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In this ancient country where Europe meets Asia, the sun shines down on a unique fusion of history and scenery, combining classical ruins, curious rock formations, golden beaches and tumbledown towns with memorable views.

Istanbul: Best for Ottoman splendour
Istanbul displays all the signs of bullish development you’d expect in one of the world’s fastest-growing economies, with shiny skyscrapers growing ever upward, shops as far as the eye can see and tankers queueing in the Bosphorus river. And yet, among the organised chaos of this great modern city, ancient mosques and palaces rise sphinx-like from the jumble of roofs.

For nearly 500 years, Istanbul – or Constantinople, as it was previously known – was the capital of the Ottoman Empire, a powerful regime that, at its height, stretched from Hungary to Iraq. In the city’s imperial days, traders sold spices from distant dominions in the bazaars, dignitaries hunted in parks lining the Bosphorus, and buildings rose to immortalise the sultans. People came here from across the empire. ‘It was global before there was “global”,’ says Ottoman historian Caroline Finkel, who has lived in the city for 25 years.

Standing proud near the city’s spice bazaar is Rüstem Pa¸sa Mosque. Built during the Ottoman Empire, it showcases the best Ottoman architecture and exquisite Iznik tiles, which cover the walls, columns and the façade of its porch. Rüstem Paşa has a stillness, beauty and calm that offers respite from the clamour of the markets outside its walls.

On a much grander scale is the famous Blue Mosque, also decorated with Iznik tiles and stained-glass windows. It lies in the Sultanahmet area, the old town centre that was once the heart of Ottoman life.

This remarkable mosque was built after the Ottomans took the city from the Christian Byzantine Empire, to compete with the Aya Sofya cathedral, which was a conspicuous reminder of the old regime. Now a museum, Aya Sofya was made into a mosque under the Ottomans. ‘It was about imperial rivalry,’ says Caroline, ‘making your own what was there before. Demolishing it by giving new meaning.’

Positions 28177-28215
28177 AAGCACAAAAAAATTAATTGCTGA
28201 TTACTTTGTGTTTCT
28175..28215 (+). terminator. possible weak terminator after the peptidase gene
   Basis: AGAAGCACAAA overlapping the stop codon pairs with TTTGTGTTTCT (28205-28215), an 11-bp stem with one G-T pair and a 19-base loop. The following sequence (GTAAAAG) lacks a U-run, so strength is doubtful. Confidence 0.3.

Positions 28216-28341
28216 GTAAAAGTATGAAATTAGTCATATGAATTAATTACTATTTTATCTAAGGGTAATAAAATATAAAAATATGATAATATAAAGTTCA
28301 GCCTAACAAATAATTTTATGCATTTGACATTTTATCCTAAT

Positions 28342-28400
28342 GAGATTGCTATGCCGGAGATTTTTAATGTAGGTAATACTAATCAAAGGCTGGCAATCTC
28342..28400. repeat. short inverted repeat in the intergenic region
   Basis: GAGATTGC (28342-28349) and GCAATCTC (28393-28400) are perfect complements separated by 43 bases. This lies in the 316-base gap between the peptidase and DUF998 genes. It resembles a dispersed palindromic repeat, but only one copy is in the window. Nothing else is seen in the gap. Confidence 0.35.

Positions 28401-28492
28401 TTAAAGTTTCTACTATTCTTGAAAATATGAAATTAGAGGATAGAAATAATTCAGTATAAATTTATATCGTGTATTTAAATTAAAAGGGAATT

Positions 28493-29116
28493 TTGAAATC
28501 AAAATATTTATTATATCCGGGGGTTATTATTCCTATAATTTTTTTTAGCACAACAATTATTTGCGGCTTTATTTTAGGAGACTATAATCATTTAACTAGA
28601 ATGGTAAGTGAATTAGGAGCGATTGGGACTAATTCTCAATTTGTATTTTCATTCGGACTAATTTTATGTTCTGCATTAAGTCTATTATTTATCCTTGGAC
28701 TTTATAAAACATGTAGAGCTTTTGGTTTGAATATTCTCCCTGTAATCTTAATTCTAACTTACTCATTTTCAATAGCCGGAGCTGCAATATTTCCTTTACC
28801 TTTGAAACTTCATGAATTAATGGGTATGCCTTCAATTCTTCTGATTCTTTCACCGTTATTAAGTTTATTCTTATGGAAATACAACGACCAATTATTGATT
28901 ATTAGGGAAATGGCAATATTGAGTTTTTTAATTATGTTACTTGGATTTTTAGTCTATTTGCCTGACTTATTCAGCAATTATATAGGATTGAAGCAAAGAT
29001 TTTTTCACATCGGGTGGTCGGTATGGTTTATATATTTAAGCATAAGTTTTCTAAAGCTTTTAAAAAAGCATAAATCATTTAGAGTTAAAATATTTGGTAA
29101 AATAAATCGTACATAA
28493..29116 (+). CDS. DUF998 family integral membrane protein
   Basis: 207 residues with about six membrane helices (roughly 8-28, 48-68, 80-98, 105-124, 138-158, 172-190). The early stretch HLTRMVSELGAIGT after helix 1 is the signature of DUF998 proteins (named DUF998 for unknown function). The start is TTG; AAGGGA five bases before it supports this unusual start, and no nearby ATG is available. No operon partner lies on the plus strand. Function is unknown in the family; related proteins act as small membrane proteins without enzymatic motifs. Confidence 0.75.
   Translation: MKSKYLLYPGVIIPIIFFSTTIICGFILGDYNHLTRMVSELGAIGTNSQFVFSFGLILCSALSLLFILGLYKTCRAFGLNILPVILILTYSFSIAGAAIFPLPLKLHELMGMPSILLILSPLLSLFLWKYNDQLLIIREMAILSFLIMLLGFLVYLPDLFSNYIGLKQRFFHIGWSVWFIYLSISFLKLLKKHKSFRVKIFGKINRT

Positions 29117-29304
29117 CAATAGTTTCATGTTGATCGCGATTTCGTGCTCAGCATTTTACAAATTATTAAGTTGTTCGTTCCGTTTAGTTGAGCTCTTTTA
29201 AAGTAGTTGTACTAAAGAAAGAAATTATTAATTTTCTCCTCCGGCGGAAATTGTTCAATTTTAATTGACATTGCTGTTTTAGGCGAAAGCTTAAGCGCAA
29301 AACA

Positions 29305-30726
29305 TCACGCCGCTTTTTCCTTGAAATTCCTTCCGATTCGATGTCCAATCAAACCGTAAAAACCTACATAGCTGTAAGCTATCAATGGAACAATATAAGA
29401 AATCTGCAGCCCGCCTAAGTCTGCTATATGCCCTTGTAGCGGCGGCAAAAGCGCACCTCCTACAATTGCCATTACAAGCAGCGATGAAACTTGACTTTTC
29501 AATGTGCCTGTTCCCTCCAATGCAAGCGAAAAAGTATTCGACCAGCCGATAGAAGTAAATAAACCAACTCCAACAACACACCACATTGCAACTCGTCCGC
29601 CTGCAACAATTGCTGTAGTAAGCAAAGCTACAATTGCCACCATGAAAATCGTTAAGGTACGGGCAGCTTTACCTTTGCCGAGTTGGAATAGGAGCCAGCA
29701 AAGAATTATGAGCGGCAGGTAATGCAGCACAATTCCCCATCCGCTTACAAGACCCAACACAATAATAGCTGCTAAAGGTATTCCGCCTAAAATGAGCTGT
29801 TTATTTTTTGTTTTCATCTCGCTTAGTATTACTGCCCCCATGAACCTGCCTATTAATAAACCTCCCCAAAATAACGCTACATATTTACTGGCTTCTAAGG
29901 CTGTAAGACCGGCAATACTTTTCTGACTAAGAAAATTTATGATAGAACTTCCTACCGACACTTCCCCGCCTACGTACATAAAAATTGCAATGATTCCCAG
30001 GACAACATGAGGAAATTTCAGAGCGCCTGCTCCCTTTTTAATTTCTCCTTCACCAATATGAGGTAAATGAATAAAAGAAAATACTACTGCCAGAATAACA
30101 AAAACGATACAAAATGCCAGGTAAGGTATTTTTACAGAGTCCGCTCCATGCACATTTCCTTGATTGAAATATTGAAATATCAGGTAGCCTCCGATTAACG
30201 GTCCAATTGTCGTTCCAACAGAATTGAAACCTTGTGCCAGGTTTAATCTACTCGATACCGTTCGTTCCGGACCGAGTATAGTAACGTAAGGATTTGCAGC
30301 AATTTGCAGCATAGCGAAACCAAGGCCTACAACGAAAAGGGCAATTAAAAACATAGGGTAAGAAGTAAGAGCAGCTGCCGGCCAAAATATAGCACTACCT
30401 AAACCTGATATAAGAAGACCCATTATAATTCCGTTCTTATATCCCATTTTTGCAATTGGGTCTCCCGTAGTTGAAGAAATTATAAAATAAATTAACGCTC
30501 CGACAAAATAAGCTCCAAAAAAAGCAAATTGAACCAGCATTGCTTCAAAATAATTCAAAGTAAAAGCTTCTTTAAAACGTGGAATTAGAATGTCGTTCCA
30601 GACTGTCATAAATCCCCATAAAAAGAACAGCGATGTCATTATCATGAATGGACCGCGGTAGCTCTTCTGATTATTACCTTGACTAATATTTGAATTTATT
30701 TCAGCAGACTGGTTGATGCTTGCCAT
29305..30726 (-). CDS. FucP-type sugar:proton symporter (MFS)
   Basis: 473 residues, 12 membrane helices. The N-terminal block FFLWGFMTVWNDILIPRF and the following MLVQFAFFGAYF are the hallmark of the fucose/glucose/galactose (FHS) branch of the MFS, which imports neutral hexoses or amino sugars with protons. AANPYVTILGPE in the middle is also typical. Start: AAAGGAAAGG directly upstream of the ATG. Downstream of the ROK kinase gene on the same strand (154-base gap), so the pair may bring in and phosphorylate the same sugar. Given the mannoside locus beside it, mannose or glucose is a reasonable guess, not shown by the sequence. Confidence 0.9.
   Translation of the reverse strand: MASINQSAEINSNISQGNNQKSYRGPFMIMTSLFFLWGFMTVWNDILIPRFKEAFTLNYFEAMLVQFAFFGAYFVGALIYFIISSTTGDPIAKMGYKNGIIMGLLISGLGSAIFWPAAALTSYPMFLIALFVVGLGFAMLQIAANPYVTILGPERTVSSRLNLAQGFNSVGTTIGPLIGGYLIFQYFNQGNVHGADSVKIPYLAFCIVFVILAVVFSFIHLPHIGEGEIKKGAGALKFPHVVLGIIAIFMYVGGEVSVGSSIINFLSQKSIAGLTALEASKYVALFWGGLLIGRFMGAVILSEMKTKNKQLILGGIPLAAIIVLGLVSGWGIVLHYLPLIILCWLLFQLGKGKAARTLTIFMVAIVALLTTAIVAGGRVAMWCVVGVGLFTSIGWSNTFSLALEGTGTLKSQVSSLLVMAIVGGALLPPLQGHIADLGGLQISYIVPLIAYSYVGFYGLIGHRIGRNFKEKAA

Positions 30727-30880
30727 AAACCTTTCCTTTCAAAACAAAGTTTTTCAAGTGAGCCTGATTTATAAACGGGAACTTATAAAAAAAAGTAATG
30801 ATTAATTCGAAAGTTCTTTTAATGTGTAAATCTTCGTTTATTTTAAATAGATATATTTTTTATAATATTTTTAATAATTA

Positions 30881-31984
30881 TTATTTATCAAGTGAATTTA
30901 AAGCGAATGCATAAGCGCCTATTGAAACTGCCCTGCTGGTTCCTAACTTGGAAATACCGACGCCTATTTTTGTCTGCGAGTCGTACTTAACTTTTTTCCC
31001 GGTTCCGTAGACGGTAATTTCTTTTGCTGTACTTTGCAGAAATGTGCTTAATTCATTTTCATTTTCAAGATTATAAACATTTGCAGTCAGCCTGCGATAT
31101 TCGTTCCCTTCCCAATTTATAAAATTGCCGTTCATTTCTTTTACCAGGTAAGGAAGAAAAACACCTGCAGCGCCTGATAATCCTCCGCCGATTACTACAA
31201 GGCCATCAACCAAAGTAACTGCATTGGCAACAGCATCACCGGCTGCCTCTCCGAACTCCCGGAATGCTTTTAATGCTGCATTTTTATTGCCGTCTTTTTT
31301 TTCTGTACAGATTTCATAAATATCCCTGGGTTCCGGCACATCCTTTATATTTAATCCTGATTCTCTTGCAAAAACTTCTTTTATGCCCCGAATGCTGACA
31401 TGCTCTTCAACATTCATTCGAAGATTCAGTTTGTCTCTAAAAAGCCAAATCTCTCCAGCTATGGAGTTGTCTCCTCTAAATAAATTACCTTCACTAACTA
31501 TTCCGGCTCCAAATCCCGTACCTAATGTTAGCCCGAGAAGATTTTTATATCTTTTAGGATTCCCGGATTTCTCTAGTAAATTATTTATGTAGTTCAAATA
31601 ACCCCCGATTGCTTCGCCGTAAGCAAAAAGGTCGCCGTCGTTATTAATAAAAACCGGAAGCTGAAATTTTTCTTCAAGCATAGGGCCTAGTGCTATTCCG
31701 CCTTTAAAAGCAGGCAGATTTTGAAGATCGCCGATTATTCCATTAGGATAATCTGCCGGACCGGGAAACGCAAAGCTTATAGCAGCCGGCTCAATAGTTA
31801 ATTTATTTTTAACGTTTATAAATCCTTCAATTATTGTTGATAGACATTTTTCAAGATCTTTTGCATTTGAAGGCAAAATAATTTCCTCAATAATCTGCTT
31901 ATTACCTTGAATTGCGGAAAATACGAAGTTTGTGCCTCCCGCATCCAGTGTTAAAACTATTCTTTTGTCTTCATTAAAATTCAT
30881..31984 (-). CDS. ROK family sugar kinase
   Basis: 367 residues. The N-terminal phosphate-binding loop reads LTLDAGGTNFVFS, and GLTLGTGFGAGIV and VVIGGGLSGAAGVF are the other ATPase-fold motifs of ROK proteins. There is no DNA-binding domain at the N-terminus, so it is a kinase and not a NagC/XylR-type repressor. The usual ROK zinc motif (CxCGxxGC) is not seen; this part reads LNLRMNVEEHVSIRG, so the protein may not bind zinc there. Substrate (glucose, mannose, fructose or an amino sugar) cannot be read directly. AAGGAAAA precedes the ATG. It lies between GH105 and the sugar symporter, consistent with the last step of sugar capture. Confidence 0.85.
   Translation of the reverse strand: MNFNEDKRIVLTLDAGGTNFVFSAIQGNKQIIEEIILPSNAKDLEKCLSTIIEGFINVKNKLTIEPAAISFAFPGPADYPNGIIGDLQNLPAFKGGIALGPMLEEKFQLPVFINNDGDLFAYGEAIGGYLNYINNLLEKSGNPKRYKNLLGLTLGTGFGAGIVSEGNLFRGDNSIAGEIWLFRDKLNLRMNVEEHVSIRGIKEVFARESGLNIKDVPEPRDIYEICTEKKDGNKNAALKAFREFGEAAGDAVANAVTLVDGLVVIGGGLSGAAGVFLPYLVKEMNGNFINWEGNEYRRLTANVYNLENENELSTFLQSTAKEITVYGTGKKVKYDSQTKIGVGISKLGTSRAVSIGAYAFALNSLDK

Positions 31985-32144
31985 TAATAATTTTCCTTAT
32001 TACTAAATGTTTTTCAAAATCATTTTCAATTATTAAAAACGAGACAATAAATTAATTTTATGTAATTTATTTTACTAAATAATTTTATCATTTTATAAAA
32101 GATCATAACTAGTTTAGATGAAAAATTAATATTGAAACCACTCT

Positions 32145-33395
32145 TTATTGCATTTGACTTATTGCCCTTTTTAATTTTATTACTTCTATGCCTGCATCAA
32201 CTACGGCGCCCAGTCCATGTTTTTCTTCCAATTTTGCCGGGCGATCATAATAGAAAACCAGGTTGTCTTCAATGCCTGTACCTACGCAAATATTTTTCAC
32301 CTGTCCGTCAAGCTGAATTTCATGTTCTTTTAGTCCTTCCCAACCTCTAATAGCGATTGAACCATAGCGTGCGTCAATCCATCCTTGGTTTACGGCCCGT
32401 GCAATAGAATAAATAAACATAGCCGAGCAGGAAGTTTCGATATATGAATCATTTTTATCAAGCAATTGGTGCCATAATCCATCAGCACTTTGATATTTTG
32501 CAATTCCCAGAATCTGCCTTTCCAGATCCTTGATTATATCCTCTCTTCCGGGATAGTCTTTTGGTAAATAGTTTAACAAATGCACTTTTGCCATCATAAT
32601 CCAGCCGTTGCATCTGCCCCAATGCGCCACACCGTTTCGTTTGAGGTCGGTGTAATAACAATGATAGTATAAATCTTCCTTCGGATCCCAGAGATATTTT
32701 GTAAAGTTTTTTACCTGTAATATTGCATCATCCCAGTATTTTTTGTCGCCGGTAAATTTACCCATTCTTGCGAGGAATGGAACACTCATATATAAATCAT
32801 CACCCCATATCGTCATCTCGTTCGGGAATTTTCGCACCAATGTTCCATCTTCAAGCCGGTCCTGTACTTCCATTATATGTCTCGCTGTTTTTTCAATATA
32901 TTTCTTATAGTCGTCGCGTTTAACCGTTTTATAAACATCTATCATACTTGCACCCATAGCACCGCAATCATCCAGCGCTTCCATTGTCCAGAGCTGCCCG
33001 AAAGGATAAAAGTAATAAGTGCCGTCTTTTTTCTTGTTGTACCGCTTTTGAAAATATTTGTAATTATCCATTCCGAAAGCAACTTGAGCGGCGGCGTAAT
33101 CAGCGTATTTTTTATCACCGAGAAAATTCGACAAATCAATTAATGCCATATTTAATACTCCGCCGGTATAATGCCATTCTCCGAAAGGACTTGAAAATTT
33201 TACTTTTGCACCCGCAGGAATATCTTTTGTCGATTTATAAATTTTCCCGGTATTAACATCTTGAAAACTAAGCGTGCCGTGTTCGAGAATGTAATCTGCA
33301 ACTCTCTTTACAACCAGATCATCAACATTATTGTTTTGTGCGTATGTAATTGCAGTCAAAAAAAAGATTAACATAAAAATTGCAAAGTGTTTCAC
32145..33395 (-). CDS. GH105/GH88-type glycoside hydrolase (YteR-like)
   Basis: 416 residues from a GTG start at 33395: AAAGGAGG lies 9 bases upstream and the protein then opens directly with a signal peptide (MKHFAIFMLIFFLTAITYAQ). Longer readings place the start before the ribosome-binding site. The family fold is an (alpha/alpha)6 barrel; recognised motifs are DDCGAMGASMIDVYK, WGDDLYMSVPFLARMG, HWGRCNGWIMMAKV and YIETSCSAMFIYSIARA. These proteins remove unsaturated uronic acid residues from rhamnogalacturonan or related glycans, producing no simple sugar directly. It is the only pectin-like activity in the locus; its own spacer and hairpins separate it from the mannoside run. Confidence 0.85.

The 1,500-year-old building of Aya Sofya still has a sacred atmosphere. Turkish families crowd the entrance, craning their necks to view the soaring ceiling. They wander through the hushed space and queue up at the weeping column, said to cure ailments with its tears. Ottoman features such as medallions with gilt Arabic calligraphy draw the eye, but the shadowy corners are rich with original Christian fragments from the Byzantine era – enduring signs of Istanbul’s rich past.

Further information
Entry to the Blue Mosque is free, but it closes for about half an hour at prayer times. The Aya Sofya museum (£8) is open Tue-Sun.

Where to eat
Istanbul’s premier rooftop bar-restaurant, 360, has views of the old city from its eighth-floor perch. DJs and sporadic performances add to the buzz (dishes from £5).

Where to stay
Opened in 1892, Pera Palace was the address in Istanbul for guests arriving on the Orient Express. Agatha Christie’s novel Murder on the Orient Express was inspired by her stays in the Ottoman hotel, its neoclassical façade overlooking the Golden Horn estuary. Completed in September 2010, a two-and-ahalf- year, £21m renovation has maintained the elegance of the eclectic architecture and the grandeur of the public salons. Rooms and suites reflect their famous past guests. With antique furniture and luxuries such as hamamlike showers, modern comforts mix with vintage style (from £230).

Ayvalik: Best for coastal life
Fly to Izmir from Istanbul (one hour). Ayvalık is then two-and-a-half hours north by hire car or taxi.

In the restaurants lining Ayvalık’s seafront, mellow evenings are spent washing meze and balık (fish) down with the anise spirit raki. There’s even an Aegean saying about the time-honoured activity: ‘Raki, balık, Ayvalık’ – which tells us something about the pace of life in this classic small town.

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